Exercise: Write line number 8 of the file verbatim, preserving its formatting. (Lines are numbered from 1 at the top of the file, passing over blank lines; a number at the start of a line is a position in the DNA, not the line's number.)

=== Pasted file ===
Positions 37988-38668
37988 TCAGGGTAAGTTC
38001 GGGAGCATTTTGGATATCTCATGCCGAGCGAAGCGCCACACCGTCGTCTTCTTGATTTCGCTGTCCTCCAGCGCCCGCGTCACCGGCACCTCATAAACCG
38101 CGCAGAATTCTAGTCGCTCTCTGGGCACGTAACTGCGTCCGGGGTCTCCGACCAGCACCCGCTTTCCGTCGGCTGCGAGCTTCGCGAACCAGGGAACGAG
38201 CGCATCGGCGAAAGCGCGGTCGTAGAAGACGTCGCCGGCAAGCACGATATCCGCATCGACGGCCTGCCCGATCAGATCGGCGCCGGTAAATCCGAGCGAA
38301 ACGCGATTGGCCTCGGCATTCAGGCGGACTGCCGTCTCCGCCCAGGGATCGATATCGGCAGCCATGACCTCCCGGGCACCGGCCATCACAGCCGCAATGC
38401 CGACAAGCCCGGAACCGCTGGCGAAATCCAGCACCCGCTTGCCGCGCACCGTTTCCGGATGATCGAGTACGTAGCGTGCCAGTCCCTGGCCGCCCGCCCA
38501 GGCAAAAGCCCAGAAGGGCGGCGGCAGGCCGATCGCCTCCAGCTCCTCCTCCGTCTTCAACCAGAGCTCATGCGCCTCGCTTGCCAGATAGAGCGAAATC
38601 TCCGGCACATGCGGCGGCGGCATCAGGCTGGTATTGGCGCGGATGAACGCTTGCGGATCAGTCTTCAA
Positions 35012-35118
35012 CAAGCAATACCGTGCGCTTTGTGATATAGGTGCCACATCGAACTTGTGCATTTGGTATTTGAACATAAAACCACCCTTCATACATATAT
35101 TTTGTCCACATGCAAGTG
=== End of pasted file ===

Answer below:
38501 GGCAAAAGCCCAGAAGGGCGGCGGCAGGCCGATCGCCTCCAGCTCCTCCTCCGTCTTCAACCAGAGCTCATGCGCCTCGCTTGCCAGATAGAGCGAAATC